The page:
One of the best things about London are its numerous parks. Wherever you are, there is one very close to you. A sanctuary within the city, but in some ways far away from it. A place of sun, water, green, food, relaxation and freshness! A place so close to nature, a place to go to when you want to clear your head, to exercise, to relax, to enjoy the sun, to meet friends, to paint, to sleep, to read - basically anything you want to do outside your house but within London:)!
There are loads of parks in London, each with its own identity and uniqueness. Some offer walks and some games; some offer large expanses of green while some offer colourful flowers; some are huge while some are just the neighbourhood small patches of green. But each of them leaves its own mark on your mind!
I love visiting these parks. Whenever the sun is out (and sometimes when it isn't!), its a pleasure to walk around the parks, taking in all the freshness! So I thought it would be a good idea to pen down my thoughts about the ones visited in recent years. When I am in a park, I don't take many photographs, as it seems so mundane. But now when writing the blog, I realied how few pics I have of them. Still found some pics of the ones close to my house which were visited more often ;-), so at least there is something to post!
Its the park next to my home, and I must be visiting it once a week for sure. Regents Park is one of the bigger parks in London and the best landscaped one in my opinion. Its located between Baker Street, St Johns Wood, Camden and Kings Cross, with a squarish shape. Its got rose gardens, cherry blossoms, landscaped gardens, walking trails, lakes, football and cricket pitches, the London zoo, running tracks, a theatre, cafes and I don't know what else! Its so green in summer,with colours so vibrant that you actually feel that you have come to the woods and left the whole world behind!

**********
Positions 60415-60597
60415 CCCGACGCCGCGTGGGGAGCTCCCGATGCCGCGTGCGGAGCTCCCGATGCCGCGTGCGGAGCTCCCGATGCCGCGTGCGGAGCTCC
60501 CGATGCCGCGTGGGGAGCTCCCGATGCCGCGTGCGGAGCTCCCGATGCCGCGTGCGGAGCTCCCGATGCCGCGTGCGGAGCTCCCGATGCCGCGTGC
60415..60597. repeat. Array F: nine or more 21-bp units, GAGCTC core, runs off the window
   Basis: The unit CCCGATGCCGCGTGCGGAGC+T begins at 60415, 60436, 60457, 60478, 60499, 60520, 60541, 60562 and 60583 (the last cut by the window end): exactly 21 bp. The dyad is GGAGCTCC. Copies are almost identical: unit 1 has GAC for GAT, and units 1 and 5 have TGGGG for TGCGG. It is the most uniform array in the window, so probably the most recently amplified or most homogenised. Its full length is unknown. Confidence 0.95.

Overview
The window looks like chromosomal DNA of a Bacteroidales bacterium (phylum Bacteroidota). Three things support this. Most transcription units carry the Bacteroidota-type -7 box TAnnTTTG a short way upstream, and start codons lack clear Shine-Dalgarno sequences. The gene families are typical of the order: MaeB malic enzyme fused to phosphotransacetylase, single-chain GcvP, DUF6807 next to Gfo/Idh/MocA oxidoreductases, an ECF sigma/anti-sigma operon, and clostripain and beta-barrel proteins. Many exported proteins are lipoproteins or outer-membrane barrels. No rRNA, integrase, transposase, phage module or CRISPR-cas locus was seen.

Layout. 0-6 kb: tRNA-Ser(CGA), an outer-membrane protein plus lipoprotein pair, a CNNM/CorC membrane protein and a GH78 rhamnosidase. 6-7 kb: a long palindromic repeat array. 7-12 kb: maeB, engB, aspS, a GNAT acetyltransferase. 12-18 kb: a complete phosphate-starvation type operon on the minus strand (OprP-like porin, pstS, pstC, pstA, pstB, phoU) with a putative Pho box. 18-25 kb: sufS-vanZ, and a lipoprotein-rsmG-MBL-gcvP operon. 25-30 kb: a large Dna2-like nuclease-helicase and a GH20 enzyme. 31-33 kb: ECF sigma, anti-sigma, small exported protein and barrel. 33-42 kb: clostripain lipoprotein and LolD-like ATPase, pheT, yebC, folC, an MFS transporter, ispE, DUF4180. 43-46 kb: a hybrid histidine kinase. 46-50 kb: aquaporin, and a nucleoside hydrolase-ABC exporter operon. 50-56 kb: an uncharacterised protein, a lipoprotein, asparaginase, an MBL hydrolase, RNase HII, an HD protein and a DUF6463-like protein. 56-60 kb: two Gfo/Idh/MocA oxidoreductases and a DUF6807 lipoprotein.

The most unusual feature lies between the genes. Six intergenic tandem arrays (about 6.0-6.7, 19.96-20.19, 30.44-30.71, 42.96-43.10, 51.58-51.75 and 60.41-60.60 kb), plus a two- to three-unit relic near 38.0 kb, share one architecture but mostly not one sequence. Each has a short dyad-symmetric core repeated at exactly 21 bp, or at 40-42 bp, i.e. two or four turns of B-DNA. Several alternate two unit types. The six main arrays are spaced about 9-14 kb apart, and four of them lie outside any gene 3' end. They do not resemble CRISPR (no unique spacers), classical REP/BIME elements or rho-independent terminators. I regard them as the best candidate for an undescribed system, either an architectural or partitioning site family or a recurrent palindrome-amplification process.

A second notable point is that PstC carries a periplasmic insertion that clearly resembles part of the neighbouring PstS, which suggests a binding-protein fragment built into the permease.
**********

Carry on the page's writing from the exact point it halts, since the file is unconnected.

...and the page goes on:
The 'Theatre in the park' is one of its highlights - you can watch plays there in summer in an open location, with the sun setting just behind the actors. I have seen two plays there, 'The Sound of Music' and ' To kill a mockingbird' and more than the plays what I remember is the setting and the amazing romantic experience it offers.
There is the usual boating in the lakes, playing games but what I always enjoyed was just walking around its various bridges, small canals and discovering things I had never seen before. Plus the flowers in the park with their vibrant colours, different in every season provide some mystery to what the year's colours would be. The two cafes in the cricket field and the Inner Circle are also a favourite.
Here are a couple of photographs of the park taken over the last 3 years.
Primrose Hill is a very small park just adjacent to Regents Park on its north-east end. There is nothing too impressive about it except that in the middle of the park there is a hill where you can get a birds eye view of London. This place is again a favourite of mine, its great to sometimes just sit there and look at the city - very quiet, very relaxed and very calm!
I used to live very close to Hyde Park but not anymore, so my trips there have considerably reduced. But it will always be THE park in London for me. Its a huge park in the middle of the city, surrounded by Marble Arch, Hyde Park Corner, Knightsbridge, Kensington and Notting Hill. It houses two lakes (Serpentine and Lido) is full of birds, the Queen Diana memorial walk, tennis courts, riding area, Albert Memorial, Peter Pan statue, and multiple green areas to walk around and get lost. It is one of the most touristy parks in London, and for a reason! It's just so pretty!